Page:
Roivant Sciences has had a bumpy couple of years, but that isn’t stopping investors from pouring more money into the four-year-old company, which aims to one day be a giant parent company for dozens of independent biopharmaceutical spinoffs — and is fulfilling that vision by creating one independent company at a time.
Roivant’s newest financing event: a $200 million raise at a post-money valuation of $7 billion, led by NovaQuest Capital Management, which is an investor in two of Roivant’s companies; RTW Investments, an investment firm focused on biopharma; an unnamed “large U.S. insurance company;” and an unnamed “big U.S. investment firm,” according to a company spokesman.
The round follows a $1.1 billion round led last year by SoftBank’s Vision Fund, which Roivant now says was closed at a post-money valuation of $5.6 million, though it didn’t necessarily look like money well spent at the time. To wit, roughly one month after the financing closed last August, Axovant Sciences, one of Roivant’s companies, received news that its much-hyped, experimental Alzheimer’s drug, intepirdine, doesn’t work.
It seemed a devastating outcome for Axovant, which Roivant had taken public in 2015 in what was then the biggest biotech IPO ever in the U.S. Its shares plummeted 75 percent on the news.
Worse, Axovant subsequently produced negative results in a phase 2b trial in Lewy body dementia (DLB), prompting a parting of ways with former Medivation chief David Hung — who joined Axovant as CEO last year. (The company has yet to recover. Its shares, once trading at $25 a piece, are currently priced at $1.95. In what the company describes as a very separate move, Roivant staged layoffs in June and reassigned other employees, primarily directing them from Roivant to more of its subsidiaries.)
For what it’s worth, SoftBank did not invest in Axovant or any other Roivant subsidiary, and neither have the investors who just committed to pour $200 million into the company. They’re shareholders instead in the privately held umbrella company, which suddenly oversees 14 subsidiaries, almost all of them involving the word “vant,” and all of which Roivant has supported financially.
For example, in addition to Axovant, which is broadly focused on neurology, Roivant has also created Myovant Sciences, which is focused on women’s health and endocrine diseases; Dermavant Sciences, which is focused on dermatology; Enzyvant Sciences, which is focused on rare diseases; Urovant Sciences, focused on urology; and Datavant, which acts as a kind of middleware provider, helping healthcare institutions share data and that earlier this year raised $40.5 million in financing led by Roivant itself.
Much newer spin-offs include Immunovant, which was announced in July to focus on treating autoimmune disorders; Altavant, which was announced in June and aims to develop treatments for pulmonary arterial hypertension; and Sinovant, announced in July, to focus on drug development in China.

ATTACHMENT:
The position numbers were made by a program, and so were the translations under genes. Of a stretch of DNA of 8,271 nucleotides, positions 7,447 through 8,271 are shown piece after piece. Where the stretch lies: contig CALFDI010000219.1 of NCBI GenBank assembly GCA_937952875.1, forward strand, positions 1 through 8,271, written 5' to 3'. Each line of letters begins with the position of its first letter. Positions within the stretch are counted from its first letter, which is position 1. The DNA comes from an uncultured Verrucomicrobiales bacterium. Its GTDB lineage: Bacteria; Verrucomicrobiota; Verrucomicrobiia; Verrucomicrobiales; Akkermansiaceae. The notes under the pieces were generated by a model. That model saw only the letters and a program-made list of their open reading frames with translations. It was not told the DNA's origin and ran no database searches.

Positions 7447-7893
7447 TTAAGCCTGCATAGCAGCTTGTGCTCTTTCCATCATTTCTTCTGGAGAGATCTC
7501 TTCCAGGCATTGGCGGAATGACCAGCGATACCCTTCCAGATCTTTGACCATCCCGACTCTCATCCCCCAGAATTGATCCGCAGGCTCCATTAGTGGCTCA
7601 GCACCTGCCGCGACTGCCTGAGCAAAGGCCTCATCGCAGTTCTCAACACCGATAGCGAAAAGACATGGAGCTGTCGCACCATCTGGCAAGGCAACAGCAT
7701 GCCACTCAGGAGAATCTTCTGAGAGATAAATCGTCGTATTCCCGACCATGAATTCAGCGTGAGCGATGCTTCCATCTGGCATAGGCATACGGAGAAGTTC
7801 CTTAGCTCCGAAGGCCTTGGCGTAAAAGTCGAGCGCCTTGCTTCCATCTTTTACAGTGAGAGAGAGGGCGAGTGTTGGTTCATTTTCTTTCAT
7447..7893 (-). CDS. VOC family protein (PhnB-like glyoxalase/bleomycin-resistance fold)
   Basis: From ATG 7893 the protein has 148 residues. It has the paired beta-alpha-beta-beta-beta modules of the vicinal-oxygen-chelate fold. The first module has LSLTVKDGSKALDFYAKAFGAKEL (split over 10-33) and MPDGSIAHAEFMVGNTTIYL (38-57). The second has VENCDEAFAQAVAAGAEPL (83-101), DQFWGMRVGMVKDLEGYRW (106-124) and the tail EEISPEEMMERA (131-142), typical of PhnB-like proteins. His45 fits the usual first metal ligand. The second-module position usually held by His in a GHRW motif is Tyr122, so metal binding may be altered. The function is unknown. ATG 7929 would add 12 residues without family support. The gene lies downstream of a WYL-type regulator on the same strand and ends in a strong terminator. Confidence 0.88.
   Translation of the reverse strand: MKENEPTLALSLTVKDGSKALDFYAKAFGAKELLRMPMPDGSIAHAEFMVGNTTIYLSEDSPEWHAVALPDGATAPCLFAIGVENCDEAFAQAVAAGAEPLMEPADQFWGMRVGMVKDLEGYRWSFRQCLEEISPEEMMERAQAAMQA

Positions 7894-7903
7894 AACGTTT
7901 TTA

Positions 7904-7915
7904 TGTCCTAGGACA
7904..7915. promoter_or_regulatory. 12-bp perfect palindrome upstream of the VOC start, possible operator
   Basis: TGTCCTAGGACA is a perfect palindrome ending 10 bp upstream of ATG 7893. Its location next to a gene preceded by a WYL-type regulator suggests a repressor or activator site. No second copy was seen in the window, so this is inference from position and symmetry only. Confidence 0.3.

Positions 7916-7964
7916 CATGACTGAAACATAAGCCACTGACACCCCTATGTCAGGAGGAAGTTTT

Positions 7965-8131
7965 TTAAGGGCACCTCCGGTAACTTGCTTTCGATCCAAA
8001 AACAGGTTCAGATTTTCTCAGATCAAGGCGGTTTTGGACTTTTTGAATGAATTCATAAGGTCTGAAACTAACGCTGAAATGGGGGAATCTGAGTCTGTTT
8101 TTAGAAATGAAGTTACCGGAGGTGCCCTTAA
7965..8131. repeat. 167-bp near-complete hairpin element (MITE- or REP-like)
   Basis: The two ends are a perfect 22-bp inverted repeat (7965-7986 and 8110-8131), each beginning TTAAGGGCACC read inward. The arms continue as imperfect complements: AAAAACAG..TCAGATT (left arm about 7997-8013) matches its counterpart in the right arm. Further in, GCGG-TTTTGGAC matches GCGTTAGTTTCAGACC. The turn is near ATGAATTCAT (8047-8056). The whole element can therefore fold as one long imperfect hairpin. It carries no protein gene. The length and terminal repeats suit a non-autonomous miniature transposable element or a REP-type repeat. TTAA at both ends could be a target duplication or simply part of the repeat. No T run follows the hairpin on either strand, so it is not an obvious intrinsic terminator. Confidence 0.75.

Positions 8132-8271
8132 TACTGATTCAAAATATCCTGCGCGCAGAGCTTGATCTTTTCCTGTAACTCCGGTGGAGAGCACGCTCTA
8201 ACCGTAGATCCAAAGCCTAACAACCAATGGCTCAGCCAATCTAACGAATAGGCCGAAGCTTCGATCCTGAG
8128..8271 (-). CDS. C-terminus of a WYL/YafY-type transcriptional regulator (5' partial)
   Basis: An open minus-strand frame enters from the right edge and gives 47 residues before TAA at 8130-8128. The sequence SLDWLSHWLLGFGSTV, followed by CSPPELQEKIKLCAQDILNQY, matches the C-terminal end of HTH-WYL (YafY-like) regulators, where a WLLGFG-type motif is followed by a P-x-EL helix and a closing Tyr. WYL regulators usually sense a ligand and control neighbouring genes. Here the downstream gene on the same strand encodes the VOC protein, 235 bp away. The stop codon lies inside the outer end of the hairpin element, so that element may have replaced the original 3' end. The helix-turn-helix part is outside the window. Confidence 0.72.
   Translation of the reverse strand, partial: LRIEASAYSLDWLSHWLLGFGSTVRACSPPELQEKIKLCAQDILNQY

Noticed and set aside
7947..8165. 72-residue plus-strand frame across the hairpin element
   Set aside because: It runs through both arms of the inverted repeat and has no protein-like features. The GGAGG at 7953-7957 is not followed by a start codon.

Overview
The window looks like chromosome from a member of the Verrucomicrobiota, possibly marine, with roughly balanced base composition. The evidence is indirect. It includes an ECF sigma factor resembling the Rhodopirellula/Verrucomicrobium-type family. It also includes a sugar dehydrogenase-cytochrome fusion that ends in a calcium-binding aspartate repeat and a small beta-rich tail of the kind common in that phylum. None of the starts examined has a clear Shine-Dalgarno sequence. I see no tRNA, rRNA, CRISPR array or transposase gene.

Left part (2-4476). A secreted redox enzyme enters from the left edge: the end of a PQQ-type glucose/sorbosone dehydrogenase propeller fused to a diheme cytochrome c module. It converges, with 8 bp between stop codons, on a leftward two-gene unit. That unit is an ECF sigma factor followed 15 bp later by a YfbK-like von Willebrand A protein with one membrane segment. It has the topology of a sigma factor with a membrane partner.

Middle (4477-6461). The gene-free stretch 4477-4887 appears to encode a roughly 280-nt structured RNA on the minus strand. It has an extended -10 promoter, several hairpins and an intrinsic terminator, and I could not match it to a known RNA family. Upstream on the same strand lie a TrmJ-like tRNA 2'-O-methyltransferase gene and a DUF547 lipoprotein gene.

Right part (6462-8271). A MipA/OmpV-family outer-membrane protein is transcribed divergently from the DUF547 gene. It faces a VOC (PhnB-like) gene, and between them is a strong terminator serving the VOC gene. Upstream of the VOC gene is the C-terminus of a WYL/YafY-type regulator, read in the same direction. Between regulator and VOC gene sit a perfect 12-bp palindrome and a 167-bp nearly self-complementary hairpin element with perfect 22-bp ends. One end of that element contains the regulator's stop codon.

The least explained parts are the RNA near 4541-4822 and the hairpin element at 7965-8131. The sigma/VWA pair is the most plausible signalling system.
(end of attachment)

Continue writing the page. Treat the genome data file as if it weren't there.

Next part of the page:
Altogether, says the company, Roivant’s companies now employ 750 people who are working on 34 drugs in development.
Whether Roivant’s portfolio approach will pay off for investors — who received common shares for their newest investment — remains to be seen. But there’s little doubt that Roivant’s persuasive 33-year-old CEO and founder, Vivek Ramaswamy, has convinced them that anything is possible. As he told this editor during an interview last year, “Given the history of failure [on the part of drug companies to produce effective products for Alzheimer’s], I can’t blame someone who is skeptical from the outside. I would be, too.” Still, he’d continued, “I do think the model is one that stands on its own feet, irrespective of the success or failure of any one of the given clinical trials.”
Ramaswamy has had an interesting career to date. He was a biology major at Harvard who then worked as a hedge fund analyst while nabbing his law degree from Yale. While juggling both, he says he noticed pharmaceutical firms abandoning promising drugs for various reasons having nothing to do with their efficacy.
Seeing an opportunity to complete the development of some of these overlooked drug candidates and get them to market quickly, he struck out on his own in 2014.
One of his first moves was to acquire the Alzheimer’s pill around which he built the now-beleaguered Axovant. He procured it from GlaxoSmithKline as it was dialing down its neuroscience research with the financial backing of several hedge funds, including his former employer.
Roivant and its subsidiaries have now raised more than $3 billion altogether.
You can check out our conversation with Ramaswamy below.